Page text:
23/04/2003, Olga Steblova
Hydroresources of Siberia may help Kazakhstan yet.
The information flow about a rapprochement between Russia and Kazakhstan, literally drenching the societies of both countries, is still lacking concreteness, to say the truth. Of course there are contracts on development of cooperation in the oil & gas area, there is an idea of an atomic power station construction on Balkhash…
But at the same time we don't hear much about any serious improvements in, say, the transport area or high technologies. A news about a decrease of volumes in the Russian-Kazakhstani trade was not totally unexpected. The integration of the two counries reminds a sort of an oscillating system so far, periodically changing its status in various points.
In relation with this a project remembered not long ago can become potentially very important. It's about Siberian rivers turn South, to Kazakhstan and its neighbouring Central Asian Republics.
This idea is quite worthy of becoming one of the central projects of the economic integration. The idea of Siberian rivers turn has quite a long history. It was discussed and studied yet in the USSR, during the Brezhnev "stagnation". The essence of the idea was the same as now: to eliminate at the expense of surplus water resources from Siberian rivers the scarcity of hydroresources in Southern regions, allowing them to develop the agriculture successfully for the Union needs. The economic content of the project did not provoke any doubts, but possible ecological risks became a reason of an opposition of Russian society circles, headed by a number of famous writers, to it.
During the Gorbachev times the authorities started to listen to the people and the project was frozen and subsequently due to the collapse of the USSR, it became history. And now it's remembered.
The realisation of such a large scale project is very difficult not only from the point of view of necessary resources. In the first turn the whole complicated "entanglement" of interests that are likely to be involved should be studied. Those are the interests of Russia and Kazakhstan on the State level, as well as those of their regioins, to be involved in the project, and in the future - the interests of Central Asian Republics of CIS, to which the water channels could be extended theoretically.
As for to Kazakhstan, it can only profit from that, in general as well as on the level of separate provinces. It is well-known, that the Republic occupied the last place (!) in the list of hydroresources availability as counted upon its territory square area already in the beginning of the 90-s (!) among all post-Soviet countries. Since then the situation only aggravated. But even the current problems are not the limit: the launching of well-known projects on the settlement of transborder rivers flow, a progressing ice melting in Tyan Shan mountains will worsen the situation even more. And Kazakhstan already now perceives serious problems in the economy, the agriculture, the water supply to residential areas. For instance, according to the calculations of national experts, already in the nearest future the country might lose up to 50% of its cultivated lands due to the soil degradation. And the water supply problems are not among the last reasons for that.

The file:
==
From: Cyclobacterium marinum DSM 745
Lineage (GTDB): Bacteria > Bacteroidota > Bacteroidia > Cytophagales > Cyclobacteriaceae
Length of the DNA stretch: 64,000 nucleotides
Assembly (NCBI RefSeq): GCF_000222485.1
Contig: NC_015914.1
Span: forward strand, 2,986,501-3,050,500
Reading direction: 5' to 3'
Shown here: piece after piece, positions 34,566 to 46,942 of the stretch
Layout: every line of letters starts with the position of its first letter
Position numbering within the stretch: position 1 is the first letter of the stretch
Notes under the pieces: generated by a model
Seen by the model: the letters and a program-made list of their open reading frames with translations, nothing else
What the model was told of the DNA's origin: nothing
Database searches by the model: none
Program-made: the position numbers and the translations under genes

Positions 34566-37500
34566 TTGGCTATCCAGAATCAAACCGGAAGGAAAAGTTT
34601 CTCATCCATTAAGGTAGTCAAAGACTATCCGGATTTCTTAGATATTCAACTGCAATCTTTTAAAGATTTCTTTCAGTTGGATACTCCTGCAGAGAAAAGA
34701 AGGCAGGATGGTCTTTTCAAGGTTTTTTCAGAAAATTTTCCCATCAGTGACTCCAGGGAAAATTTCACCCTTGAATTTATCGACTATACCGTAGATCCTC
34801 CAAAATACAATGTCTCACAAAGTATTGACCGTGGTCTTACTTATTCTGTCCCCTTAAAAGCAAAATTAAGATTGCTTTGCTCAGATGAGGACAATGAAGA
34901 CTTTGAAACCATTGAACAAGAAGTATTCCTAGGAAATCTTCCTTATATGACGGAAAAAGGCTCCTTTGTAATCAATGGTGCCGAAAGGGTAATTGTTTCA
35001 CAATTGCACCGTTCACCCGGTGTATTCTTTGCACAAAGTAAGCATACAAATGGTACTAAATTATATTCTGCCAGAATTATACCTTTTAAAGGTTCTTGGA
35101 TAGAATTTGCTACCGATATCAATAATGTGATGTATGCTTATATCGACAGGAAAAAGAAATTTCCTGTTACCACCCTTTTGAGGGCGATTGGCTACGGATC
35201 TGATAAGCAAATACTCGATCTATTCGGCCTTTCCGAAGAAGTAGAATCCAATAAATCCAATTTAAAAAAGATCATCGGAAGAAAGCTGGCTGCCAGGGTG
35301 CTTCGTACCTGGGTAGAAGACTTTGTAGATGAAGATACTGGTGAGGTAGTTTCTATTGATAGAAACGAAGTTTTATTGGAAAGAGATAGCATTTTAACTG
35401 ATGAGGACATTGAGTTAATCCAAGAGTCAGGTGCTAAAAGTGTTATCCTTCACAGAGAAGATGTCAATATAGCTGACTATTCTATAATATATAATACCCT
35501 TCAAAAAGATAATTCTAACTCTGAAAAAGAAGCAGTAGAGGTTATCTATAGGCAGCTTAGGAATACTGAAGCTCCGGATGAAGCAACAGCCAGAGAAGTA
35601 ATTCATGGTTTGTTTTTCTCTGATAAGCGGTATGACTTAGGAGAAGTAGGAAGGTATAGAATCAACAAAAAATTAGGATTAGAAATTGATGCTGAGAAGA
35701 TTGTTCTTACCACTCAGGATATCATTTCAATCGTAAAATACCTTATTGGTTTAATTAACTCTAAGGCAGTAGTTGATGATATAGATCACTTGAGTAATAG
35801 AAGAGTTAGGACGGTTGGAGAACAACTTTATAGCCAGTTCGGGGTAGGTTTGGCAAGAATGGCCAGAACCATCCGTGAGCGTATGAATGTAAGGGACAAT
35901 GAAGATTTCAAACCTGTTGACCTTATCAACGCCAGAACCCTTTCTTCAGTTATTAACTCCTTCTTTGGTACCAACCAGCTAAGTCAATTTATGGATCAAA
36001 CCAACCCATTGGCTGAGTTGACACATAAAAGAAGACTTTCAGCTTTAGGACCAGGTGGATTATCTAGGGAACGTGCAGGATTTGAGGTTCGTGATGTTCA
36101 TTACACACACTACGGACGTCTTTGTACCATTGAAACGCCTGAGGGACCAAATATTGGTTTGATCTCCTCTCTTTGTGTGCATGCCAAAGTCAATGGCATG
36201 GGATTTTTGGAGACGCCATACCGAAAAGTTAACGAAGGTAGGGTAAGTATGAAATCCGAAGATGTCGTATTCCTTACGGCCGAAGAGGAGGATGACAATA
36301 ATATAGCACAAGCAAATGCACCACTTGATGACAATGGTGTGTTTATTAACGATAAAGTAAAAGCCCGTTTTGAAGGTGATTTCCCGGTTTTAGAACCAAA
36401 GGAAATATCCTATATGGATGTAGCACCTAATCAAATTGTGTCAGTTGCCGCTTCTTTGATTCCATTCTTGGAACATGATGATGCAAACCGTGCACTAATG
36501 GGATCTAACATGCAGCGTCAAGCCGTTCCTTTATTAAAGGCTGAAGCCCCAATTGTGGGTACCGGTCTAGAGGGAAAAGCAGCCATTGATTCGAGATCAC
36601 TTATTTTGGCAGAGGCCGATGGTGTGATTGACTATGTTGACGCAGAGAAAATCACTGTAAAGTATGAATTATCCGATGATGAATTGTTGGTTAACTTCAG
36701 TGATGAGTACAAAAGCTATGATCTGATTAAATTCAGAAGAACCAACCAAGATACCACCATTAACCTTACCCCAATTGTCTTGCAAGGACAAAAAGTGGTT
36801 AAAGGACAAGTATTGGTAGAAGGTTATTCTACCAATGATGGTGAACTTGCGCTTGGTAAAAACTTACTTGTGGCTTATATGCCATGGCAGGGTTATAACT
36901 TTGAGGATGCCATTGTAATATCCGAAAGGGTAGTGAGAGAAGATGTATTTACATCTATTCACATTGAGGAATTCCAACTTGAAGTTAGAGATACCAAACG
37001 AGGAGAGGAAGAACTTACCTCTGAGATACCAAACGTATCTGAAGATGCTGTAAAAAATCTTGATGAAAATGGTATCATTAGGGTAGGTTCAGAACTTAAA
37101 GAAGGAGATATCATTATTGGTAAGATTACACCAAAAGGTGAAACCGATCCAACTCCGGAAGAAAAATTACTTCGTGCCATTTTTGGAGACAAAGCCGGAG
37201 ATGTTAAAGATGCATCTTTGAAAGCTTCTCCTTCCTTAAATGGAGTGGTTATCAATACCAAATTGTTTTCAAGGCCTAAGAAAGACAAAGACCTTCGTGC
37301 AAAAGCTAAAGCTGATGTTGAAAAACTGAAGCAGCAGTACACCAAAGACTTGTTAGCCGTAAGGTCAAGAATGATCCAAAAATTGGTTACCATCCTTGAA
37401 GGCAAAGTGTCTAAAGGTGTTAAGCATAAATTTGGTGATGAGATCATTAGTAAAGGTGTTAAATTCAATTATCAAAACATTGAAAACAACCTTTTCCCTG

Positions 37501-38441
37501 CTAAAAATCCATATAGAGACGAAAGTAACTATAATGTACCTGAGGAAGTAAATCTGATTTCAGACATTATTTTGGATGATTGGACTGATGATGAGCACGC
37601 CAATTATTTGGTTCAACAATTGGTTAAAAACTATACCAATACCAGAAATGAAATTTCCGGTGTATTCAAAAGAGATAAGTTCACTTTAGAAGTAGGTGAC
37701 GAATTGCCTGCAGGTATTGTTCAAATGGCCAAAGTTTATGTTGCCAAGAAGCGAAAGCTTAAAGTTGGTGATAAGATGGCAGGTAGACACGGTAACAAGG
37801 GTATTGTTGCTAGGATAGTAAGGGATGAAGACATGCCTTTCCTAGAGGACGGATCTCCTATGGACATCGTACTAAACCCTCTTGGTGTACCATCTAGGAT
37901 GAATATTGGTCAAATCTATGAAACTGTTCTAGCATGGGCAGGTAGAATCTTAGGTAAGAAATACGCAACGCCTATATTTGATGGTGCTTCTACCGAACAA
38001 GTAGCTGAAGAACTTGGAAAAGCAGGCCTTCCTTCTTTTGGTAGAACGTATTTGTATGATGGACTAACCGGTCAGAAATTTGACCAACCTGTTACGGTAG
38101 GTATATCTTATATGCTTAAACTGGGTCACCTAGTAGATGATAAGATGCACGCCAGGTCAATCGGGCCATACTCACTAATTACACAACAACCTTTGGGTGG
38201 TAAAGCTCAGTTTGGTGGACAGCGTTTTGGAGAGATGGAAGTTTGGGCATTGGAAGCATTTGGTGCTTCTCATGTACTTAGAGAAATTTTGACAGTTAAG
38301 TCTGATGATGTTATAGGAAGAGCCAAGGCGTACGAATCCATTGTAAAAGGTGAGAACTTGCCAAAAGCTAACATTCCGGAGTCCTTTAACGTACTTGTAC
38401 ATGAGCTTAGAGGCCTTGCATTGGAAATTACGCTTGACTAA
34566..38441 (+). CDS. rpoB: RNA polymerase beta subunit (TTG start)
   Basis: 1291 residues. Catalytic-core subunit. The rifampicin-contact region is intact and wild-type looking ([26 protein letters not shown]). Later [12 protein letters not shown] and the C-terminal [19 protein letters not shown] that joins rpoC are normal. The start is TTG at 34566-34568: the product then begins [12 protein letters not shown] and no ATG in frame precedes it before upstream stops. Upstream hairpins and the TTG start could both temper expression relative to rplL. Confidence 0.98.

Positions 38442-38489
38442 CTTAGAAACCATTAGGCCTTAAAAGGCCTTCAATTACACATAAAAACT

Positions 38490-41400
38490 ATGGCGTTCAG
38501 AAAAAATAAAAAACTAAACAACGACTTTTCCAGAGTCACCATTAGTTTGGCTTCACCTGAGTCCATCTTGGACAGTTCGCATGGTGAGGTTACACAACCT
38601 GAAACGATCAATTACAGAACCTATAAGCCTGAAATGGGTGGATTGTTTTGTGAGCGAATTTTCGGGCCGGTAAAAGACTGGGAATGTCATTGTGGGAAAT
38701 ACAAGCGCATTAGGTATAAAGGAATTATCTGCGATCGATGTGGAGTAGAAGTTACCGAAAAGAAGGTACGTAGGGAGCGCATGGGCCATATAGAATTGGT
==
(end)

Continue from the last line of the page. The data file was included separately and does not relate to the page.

A separate issue is the water supply for big cities, the capital included. Hopes for an extensioin of Irtysh-Karaganda capacity may not be justified, if in China the programme of Black Irtysh flow settlement is realised eventually.
In these conditions the water from Siberia would undoubtedly become the "saving moisture" for Kazakhstan without any exaggerations. By the way, some experts in demography think that a sufficient population would never be able to live on the territory of the Republic due to an objective reason - the lack of water resources. This is another, perhaps, the main reason for Kazakhstan's interest in this project.
The whole thing is much more complicated in Russia. On the State level it might be interesting, perhaps: such a grand project could stimulate industrial enterprises and whole areas, create a mass of jobs. But on the level of the regions, in which these rivers flow (obviously, Ob and its tributaries are implied) objections are possible. Maybe they are going to be well-grounded. The project will require not only big investments, but also a very serious preliminary expert work, taking into account the public opinion in the regions concerned.